Price: INR 150 and INR 101 if you purchase it from Flipkart
20 social entrepreneurs. One common dream – to change the world in their capacity and with their capability and beyond.
The author’s note defines the book, best, as “These are people like you and me, not Mother Teresa. They are using the principles of business, to create a better world”
A world where profit does not equal greed. Where people come together for a greater common cause. A world where “I” does not mean crushing “them.”
The book is divided into:
Rainmakers, Change makers, and the Spiritual Capitalists.
It’s a collection of social enterprises where the motive is to do good and not charity. Initiative like Sulabh International by Bindeshwa Pathak (born in 1943), was conceptualized to realize Mahatma Gandhi’s dream of a “Clean India” and his struggle to remove the caste system in 1960s.
The story will clean your mind about various prejudices that holds the mind.
Then stories like DesiCrew, India’s first BPO project by 23-year-old Saloni will help you envision what one can do best with technology.
Then, Anand Kumar of Super 30 fame will help you embrace the limitations set for you and what can you do best for the society in those parameters. He has a record of almost cent percent admission into IIT, every year.
What do you do when a courier man comes to your doorstep. You sign and take your parcel. And that’s what instigated the idea for Dhruv Lakra, a young man to start “Mirakle Couriers” An incident in a bus journey made Dhruv realize that hearing impaired can be given job opportunities too. And the best fit was a courier company where the customer need not communicate verbally. A signature and you take the courier.
And.. there are some who believe in the one-man army.
Here is a anecdote i would like to paste
The corpse carrier remarked “In the winter, business is good. Sometimes, there is so much work, I cannot handle it”
And his five year old added “When I feel cold, I cuddle a dead body and go to sleep”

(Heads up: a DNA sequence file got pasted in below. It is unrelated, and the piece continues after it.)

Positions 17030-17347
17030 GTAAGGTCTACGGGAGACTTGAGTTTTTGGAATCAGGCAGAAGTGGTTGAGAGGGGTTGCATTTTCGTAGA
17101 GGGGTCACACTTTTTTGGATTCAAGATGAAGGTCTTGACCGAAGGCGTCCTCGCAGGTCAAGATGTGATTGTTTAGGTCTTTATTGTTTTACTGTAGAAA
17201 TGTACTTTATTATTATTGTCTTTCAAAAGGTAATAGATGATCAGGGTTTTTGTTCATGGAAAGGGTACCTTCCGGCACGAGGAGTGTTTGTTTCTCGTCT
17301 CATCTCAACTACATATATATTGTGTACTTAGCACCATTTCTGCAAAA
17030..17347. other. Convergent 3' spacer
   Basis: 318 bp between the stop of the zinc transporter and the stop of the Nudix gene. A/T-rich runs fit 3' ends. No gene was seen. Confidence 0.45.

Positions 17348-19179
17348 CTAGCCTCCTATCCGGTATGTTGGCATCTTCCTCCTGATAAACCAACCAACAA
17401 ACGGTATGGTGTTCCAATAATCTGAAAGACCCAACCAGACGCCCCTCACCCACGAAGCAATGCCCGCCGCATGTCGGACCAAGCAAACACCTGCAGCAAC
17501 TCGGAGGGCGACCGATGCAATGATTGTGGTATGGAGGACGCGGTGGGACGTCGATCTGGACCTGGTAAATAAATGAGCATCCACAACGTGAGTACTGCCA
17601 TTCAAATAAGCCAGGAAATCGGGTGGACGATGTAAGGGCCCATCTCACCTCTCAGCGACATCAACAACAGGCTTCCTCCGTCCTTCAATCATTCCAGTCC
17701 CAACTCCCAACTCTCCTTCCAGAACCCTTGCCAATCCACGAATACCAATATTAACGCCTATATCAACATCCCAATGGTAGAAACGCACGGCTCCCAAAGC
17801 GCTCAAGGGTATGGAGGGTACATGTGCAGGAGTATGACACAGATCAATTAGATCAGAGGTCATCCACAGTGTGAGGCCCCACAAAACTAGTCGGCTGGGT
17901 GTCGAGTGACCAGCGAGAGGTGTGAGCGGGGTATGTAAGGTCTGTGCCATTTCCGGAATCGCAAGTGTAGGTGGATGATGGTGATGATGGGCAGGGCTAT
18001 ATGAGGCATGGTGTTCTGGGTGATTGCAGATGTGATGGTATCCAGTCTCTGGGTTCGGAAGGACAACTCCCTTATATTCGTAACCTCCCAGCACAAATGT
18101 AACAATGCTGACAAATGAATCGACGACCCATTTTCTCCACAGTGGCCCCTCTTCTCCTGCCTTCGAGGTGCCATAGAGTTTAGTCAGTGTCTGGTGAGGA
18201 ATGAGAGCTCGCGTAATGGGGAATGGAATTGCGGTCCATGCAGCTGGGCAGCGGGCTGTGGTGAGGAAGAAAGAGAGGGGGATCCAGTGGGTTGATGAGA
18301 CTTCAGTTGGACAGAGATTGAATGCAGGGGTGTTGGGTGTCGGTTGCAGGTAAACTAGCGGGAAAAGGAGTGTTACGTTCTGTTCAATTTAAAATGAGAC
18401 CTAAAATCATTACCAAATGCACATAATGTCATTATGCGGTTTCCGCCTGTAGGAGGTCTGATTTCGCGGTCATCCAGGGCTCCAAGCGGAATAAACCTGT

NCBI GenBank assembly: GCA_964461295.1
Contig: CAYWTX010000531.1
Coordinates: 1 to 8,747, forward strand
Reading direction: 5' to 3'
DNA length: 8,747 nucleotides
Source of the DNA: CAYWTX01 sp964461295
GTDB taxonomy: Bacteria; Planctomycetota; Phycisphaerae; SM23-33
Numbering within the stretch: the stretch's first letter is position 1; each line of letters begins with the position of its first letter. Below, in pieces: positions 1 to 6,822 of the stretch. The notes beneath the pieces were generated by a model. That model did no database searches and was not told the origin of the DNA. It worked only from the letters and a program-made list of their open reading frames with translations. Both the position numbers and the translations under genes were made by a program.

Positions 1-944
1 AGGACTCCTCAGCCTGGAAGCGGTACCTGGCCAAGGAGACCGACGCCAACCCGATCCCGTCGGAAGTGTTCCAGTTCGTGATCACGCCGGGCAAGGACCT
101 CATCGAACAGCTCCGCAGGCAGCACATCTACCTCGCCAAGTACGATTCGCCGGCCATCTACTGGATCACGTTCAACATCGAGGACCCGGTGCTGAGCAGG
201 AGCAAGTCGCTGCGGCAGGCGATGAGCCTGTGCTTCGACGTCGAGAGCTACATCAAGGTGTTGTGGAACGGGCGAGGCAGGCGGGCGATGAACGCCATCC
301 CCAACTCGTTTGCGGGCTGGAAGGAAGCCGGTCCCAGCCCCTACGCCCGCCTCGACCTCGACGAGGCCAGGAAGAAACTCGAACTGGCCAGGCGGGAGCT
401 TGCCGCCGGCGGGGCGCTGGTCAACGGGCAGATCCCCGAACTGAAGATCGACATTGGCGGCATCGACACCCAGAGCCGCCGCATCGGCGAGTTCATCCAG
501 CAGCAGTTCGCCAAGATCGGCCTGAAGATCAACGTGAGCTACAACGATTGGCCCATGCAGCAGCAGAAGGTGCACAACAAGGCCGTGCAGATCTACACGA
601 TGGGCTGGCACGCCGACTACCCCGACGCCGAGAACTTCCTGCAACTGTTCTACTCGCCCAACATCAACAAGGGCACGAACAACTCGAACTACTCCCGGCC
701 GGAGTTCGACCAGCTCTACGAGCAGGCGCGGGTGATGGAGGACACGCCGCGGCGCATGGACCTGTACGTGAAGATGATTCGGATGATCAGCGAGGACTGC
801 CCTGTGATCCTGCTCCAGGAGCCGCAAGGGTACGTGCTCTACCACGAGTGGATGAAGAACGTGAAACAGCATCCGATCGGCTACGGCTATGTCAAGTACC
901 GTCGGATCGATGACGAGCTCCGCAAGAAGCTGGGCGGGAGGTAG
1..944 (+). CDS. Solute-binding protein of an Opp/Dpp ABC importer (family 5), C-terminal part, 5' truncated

And that’s when Anshu Gupta realized
“I bunked my classes for the first 15 days and that was my first exposure to ‘village India’ I roamed here and there and I saw how people are not worried about houses or food. They are only worried about warm clothes and blankets.’
(Disclaimer: is it so? I wonder)
And.. he started Goonj, an organization where clothes are distributed among the needy and they are instrumental in deputing clothes during disaster relief.
I was thrilled to read about Parivartan, a movement or an NGO started by Mr. Arvind Kejriwal. If you are following the LokPal Bill closely, you will know who this man is. Read the book to know more about him.
And then the last segment of the book is about service for inner purity. If you believe in it, then this segment is just for you.
With stories like the inception of Akshaya Patraya, where they serve meals to a house for many, Parivar Ashram, started by a young IIM graduate, this segment, though the shortest houses food for thought.
I have mentioned only few organizations here, but all of them have something to offer. I have read Connect the Dots and Stay Hungry stay Foolish by Rashmi Bansal. This book follows the same pattern. Her thoughts followed by the story of the individual and then “Advice for the Young Entrepreneurs.” the book ends with a list of the e-mail address of the respective individuals featured. However, they missed contacts of two individuals: Dhruv Lakra and Madhav Chavan.
Here is an advice I related most with:
And if you want to make a difference, it does not have to be a full time for everybody. Do it along side a job, You have time for movies, parties, friends, family, chatting on the net, why not an hour to volunteer?
There are people who spend lives on social issues, you can flow with them.
I feel: Or you can make your own tide!
P.S.: I love volunteering. And have been doing some activities related to social work and this book helped me understand the nitty gritties and the challenged faced while starting one’s own organization.
Recommend this book for everyone who is inclined towards social entrepreneurship.
I would like to end the book with an excerpt of the speech “I have a dream” by Martin Luther King Jr. (that’s the first page of the book):
“I have a dream.. That one day all of God’s children will be able to join hands and sing.. Free at last! Free at last! Thank God Almighty, we are free at last!”
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